Raman Nayar, J.
1. The question raised is this: When a company that is being wound up is the foreman of a chitty governed by the provisions of the Travancore Chiltics Act. 1120, are the 'prized subscribers' from whom money is due to the chitty entitled to have moneys clue to them from the company under other dealings set off against their chitty debts. In other words, whether what I might call an ordinary debt due by the foreman company can be set off against a chitty debt due to it. It has been argued on behalf of the 'non-prized subscribers' whom I might call chitty creditors of the company, that, in the face of the charge given to them by Section 42 of the Chitties Act, they are in the position of secured creditors who, by reason of Section 529(1)(c) of the Companies Act read with Section 28(6) of the Kerala Inslovency Act, have the right to realise the money due to them from their security and that there can be no set off to the detriment of that right. On the other hand it has been argued on behalf of the prized subscribers who are chitty debtors of the company, but ordinary creditors, that Section 529 of the Companies Act read with Section 47 of the Kerala Insolvency Act gives them the right of set off which they can claim notwithstanding the charge created by Section 42 of the Chitties Act.
2. Section 42 of the Chitties Act reads as follows:
'Where there are debts due from the foreman of a chitty in relation thereto and also other debts due from such foreman the chitty assets shall be a first charge for payment of the chitty debts due to the subscribers.'
What this section does is to create a charge on the assets of the chitty in favour of the chitty creditors so that the ordinary creditors of the foreman cannot be paid out of those assets until the chitty creditors are satisfied. The money due from a prized subscriber to the chitty is undoubtedly a chitty asset, and it follows from this section that on this asset the chitty creditors have a charge. It is their security, and under Section 28(6) of the Kerala Insolvency Act the bankruptcy or the foreman does not affect their power to realise the security.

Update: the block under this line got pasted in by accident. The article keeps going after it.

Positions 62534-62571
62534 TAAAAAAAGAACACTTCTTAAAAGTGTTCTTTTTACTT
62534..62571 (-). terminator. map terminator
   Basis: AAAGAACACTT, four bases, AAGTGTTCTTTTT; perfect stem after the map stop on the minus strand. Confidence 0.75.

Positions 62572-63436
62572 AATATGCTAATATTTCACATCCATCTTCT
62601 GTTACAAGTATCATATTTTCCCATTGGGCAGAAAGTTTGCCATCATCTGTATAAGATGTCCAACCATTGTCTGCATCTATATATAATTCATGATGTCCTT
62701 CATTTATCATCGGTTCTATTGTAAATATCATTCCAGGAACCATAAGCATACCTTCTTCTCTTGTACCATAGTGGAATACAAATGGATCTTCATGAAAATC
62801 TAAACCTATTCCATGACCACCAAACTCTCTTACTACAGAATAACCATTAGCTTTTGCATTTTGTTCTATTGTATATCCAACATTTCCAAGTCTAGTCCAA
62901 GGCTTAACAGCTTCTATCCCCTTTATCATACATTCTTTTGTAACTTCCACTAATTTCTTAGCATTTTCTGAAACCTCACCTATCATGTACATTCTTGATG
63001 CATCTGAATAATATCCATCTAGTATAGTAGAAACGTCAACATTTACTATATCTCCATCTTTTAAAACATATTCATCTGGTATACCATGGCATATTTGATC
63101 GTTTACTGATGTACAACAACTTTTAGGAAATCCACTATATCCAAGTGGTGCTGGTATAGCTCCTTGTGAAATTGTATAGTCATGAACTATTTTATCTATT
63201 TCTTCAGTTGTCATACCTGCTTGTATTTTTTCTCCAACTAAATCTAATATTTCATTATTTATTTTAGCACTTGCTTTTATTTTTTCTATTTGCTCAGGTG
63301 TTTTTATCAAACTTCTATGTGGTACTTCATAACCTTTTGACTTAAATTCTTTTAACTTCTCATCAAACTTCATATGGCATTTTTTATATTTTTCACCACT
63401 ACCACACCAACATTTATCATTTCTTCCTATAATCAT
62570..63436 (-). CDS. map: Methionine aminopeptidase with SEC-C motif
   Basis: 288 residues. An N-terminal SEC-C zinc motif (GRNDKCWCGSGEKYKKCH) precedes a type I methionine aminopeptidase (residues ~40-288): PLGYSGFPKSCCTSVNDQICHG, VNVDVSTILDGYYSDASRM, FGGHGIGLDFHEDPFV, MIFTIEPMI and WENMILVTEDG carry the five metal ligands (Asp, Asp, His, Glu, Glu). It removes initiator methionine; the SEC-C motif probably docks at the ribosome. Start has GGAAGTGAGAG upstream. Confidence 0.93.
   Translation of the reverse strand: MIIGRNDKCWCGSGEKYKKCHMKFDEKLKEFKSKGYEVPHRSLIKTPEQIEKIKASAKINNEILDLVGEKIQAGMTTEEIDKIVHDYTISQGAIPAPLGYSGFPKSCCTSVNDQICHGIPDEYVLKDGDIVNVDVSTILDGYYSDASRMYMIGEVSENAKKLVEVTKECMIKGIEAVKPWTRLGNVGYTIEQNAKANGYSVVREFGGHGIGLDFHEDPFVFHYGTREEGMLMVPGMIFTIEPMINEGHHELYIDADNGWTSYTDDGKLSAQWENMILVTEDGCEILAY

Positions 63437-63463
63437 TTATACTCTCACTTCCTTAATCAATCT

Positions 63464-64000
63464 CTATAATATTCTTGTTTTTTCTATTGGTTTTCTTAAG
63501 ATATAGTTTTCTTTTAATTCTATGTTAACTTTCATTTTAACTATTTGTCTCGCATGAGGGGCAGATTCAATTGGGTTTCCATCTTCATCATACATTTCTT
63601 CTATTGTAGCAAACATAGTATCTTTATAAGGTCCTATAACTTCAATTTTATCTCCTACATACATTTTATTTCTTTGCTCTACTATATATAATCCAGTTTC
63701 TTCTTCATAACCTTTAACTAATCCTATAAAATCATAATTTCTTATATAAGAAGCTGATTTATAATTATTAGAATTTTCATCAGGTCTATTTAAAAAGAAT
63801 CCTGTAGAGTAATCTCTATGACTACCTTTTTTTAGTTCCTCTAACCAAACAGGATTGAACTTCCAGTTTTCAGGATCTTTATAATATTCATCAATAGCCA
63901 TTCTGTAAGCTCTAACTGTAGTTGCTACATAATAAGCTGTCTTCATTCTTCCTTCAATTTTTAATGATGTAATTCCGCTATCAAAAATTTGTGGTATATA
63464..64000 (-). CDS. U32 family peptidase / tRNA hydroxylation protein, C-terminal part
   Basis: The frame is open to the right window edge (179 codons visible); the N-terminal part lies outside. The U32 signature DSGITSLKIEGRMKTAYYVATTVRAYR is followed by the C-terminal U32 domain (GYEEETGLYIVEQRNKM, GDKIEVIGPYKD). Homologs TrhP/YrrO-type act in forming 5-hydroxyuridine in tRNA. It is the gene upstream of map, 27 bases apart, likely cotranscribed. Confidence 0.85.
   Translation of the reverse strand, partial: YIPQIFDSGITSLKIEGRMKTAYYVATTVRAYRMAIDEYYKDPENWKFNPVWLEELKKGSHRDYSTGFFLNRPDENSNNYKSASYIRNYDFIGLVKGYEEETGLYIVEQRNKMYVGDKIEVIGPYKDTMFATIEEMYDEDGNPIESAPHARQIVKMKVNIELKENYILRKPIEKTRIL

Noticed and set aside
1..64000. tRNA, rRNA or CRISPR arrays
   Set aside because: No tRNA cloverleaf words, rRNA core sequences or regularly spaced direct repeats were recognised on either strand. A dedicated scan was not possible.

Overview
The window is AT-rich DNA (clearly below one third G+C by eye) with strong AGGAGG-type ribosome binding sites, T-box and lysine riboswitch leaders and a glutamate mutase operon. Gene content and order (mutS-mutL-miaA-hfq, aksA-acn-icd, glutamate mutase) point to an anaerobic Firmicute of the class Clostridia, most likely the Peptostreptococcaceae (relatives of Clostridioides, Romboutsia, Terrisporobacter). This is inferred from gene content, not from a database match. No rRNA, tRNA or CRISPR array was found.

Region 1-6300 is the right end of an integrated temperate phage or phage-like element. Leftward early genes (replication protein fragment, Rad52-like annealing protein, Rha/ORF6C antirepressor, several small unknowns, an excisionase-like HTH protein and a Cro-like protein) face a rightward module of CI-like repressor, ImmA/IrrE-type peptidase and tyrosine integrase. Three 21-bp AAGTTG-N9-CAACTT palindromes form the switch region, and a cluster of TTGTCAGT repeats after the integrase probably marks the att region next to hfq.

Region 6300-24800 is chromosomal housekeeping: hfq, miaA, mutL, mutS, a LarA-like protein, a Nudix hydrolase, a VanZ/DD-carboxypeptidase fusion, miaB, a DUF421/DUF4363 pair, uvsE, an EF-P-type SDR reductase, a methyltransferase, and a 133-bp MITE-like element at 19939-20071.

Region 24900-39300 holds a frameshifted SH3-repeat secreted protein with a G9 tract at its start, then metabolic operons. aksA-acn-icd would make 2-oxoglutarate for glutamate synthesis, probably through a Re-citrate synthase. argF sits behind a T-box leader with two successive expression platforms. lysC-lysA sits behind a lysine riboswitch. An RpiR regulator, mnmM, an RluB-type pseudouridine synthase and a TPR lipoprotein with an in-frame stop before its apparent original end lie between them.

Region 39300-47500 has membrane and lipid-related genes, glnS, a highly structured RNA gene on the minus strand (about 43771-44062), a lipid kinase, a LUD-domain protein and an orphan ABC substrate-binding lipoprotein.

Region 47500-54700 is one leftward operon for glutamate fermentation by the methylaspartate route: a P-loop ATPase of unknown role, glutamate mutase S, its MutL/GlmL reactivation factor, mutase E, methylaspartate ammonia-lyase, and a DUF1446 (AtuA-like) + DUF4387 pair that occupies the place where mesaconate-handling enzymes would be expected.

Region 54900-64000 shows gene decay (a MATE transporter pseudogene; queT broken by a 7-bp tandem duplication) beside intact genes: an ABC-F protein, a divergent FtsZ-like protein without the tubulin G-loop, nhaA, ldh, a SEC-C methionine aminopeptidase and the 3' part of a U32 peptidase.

It therefore follows that the winding up of a company which is a foreman should not affect the power, and that the chitty creditors are entitled to insist that the liquidator, acting on their behalf, should realise the security in full without any deduction by way of set off in respect of a liability of the company by which they are in no way bound. For it is well recognised that in insolvency proceedings, a secured creditor who allows the receiver to realise the security on his behalf, has a claim to be paid first out of the money so realised; and I see nothing either in the Companies Act or in the Insolvency Act which affects the charge created by Section 42 of the Chitties Act.
It is true that the Companies Act does not provide for any priority to chitty creditors. But not withstanding the heading of Section 42 of the Chitties Act, this is not a case of preferential payment to the chitty creditors but of a security created in their favour. And, if a security created by act of parties remains unaffected by the insolvency of the owner of the property charged, I fail to see why a security created y statute should be affected. The argument that Section 50 of the Chitties Act implies that Section 42 will cease to apply, when liquidation of a foreman company supervenes, has no basis in the language of that section. All that it bars during the pendency of winding up proceedings against the company is a separate winding up of the chitty alone under Sections 48 and 49.